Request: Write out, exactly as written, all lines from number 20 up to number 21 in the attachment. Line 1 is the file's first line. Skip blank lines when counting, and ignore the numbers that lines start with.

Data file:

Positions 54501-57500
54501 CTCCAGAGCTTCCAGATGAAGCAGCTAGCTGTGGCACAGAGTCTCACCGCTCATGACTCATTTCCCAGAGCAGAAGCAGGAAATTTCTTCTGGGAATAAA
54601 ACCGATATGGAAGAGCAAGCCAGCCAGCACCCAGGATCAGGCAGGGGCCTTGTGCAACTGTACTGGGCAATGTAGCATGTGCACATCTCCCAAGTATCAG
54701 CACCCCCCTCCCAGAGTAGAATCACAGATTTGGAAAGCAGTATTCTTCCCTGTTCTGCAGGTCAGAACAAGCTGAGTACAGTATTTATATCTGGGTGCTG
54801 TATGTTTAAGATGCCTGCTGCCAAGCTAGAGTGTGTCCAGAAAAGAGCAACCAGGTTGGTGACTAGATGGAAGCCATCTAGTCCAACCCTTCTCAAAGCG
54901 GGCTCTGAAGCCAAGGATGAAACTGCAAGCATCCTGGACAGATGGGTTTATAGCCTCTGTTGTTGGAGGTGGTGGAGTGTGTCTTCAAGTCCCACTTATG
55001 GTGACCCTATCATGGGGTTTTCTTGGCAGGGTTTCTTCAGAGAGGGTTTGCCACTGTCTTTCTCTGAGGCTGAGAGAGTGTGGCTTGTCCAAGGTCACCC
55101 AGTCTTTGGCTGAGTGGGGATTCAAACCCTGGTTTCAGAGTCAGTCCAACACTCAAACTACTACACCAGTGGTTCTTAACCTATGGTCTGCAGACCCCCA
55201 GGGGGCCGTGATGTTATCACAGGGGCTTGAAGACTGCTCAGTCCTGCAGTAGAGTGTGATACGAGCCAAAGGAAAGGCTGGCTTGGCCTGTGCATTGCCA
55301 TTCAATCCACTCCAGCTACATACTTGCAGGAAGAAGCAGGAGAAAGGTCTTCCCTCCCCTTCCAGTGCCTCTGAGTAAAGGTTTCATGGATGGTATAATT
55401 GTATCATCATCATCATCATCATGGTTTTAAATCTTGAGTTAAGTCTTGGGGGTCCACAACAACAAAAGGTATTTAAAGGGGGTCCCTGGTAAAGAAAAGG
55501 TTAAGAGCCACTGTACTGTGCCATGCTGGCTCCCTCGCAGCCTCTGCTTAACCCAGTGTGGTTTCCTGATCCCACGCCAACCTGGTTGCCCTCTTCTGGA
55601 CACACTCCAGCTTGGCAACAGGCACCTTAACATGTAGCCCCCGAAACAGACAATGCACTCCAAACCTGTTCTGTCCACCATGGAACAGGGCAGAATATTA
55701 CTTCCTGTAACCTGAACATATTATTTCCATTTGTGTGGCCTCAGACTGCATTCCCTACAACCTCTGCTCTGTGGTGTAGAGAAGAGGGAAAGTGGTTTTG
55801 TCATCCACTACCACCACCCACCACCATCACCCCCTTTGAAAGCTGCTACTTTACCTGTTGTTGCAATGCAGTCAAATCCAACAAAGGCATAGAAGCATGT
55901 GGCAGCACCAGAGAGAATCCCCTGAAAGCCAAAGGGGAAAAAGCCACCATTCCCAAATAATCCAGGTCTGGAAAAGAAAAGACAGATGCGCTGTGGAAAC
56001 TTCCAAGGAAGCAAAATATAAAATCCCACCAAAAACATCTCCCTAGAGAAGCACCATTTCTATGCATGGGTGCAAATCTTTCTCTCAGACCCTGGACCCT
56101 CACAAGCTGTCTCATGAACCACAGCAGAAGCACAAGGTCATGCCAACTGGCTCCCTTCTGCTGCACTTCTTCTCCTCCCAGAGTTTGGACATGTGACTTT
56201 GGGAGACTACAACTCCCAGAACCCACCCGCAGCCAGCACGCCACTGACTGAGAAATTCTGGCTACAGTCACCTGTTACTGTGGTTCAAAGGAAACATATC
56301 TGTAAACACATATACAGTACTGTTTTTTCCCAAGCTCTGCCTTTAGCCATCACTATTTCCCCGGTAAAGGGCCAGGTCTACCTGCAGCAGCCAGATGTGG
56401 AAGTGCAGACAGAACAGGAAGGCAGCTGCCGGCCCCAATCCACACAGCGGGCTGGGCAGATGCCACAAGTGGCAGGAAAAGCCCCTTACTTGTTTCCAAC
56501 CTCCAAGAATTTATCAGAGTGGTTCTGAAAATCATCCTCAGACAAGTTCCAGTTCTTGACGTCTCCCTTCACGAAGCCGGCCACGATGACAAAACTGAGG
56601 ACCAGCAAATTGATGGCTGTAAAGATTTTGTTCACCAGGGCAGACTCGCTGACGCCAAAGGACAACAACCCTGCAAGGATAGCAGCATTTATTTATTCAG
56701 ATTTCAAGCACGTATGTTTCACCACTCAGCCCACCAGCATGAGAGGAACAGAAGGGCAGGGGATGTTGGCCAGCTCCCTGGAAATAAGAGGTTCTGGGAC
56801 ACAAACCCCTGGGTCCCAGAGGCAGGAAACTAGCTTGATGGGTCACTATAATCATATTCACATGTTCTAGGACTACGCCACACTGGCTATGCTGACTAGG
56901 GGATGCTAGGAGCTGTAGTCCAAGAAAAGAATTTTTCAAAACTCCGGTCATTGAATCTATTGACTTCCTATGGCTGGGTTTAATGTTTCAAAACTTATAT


56301 TGTAAACACATATACAGTACTGTTTTTTCCCAAGCTCTGCCTTTAGCCATCACTATTTCCCCGGTAAAGGGCCAGGTCTACCTGCAGCAGCCAGATGTGG
56401 AAGTGCAGACAGAACAGGAAGGCAGCTGCCGGCCCCAATCCACACAGCGGGCTGGGCAGATGCCACAAGTGGCAGGAAAAGCCCCTTACTTGTTTCCAAC